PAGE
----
Two Australian infantry divisions and a British armored brigade were on the way when Java fell. Roosevelt seemed convinced the Wehrmacht was going to be landing in the Caribbean at any time. The island of Trinidad ended up with 15,000 U.S. Army personnel alone. What if Adm. Kimmel allowed a good portion of the Pacific Fleet to be transferred to the Atlantic? In our timeline, he protested and got his way. Then what if the midget submarine attack on Pearl Harbor before the air attack and the radar warning was heeded? You have the Japanese losing maybe 130 planes instead of 30. You also have a fleet not completely crippled. Troops meant for the Caribbean are rushed to hold Rabaul in New Britain, Ambon, Kendari and Makassar in Celebes before the Japanese get there. The Dutch had built nice airfields all over the N.E.I. in anticipation of war with Japan. Unfortunately, they seized the airfield in Kendari which was used to bomb Java daily and destroy Allied air strength. Ditto with airfields on Borneo.

You could have had a situation of Australians in Borneo, Americans in Celebes backing up Dutch forces and grinding up Japanese troops like later happened at Guadalcanal. The Japanese used 11 divisions for their push south. The 38th Division that took Hong Kong was then used to take Timor and finally chewed up at Guadalcanal. The Imperial Guards used in Malaya and Singapore then took northern Sumatra. The 48th Division first invaded Luzon in the Philippines and then Java. The Japanese were operating on a very thin margin.

Seems all the alternative histories have Japan even more victorious. It all could have gone very wrong much earlier. Would be interesting to have a time line where the KNIL plays a major part in defeating Japan that gets no farther than Borneo and Celebes.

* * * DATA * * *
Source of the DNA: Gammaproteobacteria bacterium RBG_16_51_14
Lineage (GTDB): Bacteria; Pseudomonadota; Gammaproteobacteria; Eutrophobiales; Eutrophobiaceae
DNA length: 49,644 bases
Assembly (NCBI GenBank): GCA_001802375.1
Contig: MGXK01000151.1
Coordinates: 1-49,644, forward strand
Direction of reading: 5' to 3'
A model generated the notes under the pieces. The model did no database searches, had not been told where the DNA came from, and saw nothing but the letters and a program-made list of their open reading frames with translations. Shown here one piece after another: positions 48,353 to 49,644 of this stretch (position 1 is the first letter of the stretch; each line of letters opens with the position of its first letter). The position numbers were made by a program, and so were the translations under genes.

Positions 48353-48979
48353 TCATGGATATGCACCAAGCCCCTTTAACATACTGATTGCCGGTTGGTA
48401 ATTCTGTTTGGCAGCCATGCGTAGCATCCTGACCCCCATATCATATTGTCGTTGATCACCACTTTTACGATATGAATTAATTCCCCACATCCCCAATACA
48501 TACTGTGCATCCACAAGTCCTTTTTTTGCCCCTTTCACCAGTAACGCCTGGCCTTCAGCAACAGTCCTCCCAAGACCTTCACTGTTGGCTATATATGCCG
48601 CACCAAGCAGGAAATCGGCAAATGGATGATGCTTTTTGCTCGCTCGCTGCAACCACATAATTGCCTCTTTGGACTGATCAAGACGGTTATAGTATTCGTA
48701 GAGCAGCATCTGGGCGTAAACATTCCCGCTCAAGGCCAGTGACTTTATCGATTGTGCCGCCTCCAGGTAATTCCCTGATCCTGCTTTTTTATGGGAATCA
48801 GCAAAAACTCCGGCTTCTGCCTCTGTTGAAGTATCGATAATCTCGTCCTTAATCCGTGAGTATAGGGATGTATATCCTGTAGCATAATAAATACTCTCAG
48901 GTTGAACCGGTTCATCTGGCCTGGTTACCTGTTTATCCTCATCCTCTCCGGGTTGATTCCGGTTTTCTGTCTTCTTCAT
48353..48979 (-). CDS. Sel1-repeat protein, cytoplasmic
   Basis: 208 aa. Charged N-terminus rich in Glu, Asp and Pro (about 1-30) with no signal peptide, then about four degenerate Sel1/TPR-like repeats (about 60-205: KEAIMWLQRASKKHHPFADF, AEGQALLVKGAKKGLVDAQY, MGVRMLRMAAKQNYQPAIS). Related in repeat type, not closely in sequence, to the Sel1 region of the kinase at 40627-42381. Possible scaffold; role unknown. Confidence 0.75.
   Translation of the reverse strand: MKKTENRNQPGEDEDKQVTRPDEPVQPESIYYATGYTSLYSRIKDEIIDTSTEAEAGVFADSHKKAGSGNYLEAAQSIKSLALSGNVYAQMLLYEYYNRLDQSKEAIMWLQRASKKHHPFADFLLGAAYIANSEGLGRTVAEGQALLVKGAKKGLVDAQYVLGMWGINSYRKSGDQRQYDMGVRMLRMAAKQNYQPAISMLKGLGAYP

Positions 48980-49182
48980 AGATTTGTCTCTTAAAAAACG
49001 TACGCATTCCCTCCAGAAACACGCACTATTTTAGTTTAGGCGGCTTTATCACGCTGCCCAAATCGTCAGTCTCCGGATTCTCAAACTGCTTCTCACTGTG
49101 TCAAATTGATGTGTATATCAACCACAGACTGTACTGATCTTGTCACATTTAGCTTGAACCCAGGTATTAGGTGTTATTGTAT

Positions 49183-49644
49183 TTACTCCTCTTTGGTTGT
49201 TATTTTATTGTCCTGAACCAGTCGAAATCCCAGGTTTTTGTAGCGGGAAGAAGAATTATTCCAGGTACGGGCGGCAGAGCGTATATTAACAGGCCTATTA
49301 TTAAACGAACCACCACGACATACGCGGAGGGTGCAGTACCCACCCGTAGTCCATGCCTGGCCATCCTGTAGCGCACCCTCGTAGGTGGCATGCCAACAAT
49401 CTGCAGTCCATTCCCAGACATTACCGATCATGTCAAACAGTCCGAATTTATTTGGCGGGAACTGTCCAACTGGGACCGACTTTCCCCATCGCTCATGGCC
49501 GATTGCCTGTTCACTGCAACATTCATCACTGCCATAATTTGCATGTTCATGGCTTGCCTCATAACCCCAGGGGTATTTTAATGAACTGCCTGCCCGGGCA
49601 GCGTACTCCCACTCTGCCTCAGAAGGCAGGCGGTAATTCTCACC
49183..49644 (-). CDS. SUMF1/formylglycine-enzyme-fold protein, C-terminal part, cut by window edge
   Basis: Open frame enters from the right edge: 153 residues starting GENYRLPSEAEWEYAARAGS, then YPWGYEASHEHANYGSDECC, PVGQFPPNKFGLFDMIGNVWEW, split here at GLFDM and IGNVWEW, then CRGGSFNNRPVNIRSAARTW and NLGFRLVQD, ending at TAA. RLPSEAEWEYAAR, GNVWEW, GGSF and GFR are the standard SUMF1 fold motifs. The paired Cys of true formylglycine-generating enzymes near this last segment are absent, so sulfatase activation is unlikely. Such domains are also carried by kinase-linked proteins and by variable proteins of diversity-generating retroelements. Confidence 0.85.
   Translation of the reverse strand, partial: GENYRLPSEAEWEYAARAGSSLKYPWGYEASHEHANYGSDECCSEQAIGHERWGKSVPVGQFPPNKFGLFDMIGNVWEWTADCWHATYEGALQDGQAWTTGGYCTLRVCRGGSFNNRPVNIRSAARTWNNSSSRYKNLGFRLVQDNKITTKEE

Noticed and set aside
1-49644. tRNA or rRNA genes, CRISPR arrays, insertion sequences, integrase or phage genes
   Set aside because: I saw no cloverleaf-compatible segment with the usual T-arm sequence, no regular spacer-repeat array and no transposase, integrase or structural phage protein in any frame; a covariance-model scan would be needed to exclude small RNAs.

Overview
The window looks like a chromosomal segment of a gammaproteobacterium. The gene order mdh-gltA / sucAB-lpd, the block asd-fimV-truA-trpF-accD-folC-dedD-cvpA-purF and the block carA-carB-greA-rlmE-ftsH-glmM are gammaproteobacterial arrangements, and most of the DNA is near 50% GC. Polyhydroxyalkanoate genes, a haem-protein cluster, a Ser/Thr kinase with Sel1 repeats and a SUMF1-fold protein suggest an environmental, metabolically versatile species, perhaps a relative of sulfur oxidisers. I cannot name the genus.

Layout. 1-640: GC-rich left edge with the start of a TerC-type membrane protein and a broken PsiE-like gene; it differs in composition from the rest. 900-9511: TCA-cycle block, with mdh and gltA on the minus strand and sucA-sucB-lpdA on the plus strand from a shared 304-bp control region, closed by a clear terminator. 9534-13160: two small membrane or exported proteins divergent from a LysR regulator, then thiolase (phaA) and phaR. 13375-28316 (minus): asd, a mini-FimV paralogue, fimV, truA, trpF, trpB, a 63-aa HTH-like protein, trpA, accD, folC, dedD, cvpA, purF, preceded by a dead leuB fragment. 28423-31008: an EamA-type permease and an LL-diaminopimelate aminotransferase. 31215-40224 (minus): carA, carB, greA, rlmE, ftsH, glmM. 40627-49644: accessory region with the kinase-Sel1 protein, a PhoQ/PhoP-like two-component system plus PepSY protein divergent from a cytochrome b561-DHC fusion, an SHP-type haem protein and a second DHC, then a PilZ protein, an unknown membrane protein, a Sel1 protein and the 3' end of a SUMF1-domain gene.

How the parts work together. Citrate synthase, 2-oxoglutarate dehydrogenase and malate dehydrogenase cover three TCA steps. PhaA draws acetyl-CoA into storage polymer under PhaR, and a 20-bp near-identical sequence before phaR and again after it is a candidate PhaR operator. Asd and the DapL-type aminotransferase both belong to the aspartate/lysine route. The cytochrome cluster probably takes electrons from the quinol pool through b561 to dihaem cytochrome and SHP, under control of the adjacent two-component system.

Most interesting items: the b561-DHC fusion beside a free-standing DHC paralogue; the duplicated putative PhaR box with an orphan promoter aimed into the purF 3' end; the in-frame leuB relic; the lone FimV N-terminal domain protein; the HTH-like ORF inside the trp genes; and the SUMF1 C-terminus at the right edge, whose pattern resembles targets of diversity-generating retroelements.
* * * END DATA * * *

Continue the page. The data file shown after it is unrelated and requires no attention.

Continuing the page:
• Scott Cole says:

    Morgan – I dove into the Nafziger OOB files for 1941 and 1942 and found some complimentary information.

    For those that have downloaded the zip files (info in the WW Nafziger post) the next comments will contain two OOBs from 1942. Start searching files with the third position having the letter “P” for Pacific. Example: 942PCAF = 1942 Pacific, as for C have no idea, and AF should be unique identifiers for the file name.

  • Scott Cole says:

    Most information available is on the Japanese but did find one for the Dutch (file 942PCAF.pdf)

    Dutch Army on Java March 1942


    1st Infantry Division 1st Infantry Brigade 2nd Infantry Brigade 1 Artillery Regiment 1st Motorized Cavalry Regiment (2 sqns)

    Blackforce 2/3 Australian Machine Gun Battalion 2/2 Australian Pioneer Battalion 2/6 Field Company RAE light tank sqn, 3rd Hussar Regiment 131st U.S. Fd Artillery Regiment (less one bty)

    CENTRAL JAVA COMMAND 4th Infantry Brigade 2nd Motorized Cavalry Regiment (one sqn) 12 x 75mm field artillery pieces “Zuid” Reserve Group (battalion strength) Composite garrison unit (battalion strength) at Tjilatjap


    3rd Infantry Division 6th Infantry Brigade 2nd Artillery Regiment (inc. one bty, 131st U.S. Field Artillery Regiment) 3rd Motorized Cavalry Regiment (one sqn) Dutch Marine bn (composite) at Surabaya

    Barisan Corps Madoera Is detachment – composite unit of about three bns Two Infantry Comapnies 21st Light Anti-Aircraft Regiment (British) 77th Heavy Anti-Aircraft Regiment (British)

    Note: “Scattered through Java were six Landstorm garrison units of doubtful quality”

    Greene, Jack. WAR AT SEA: PEARL HARBOR TO MIDWAY. New York : Gallery Books, 1988.

    (C) G.F.Nafziger 1996 –

  • Scott Cole says:


    Japanese 2nd Division Invasion of Java 1 March 1942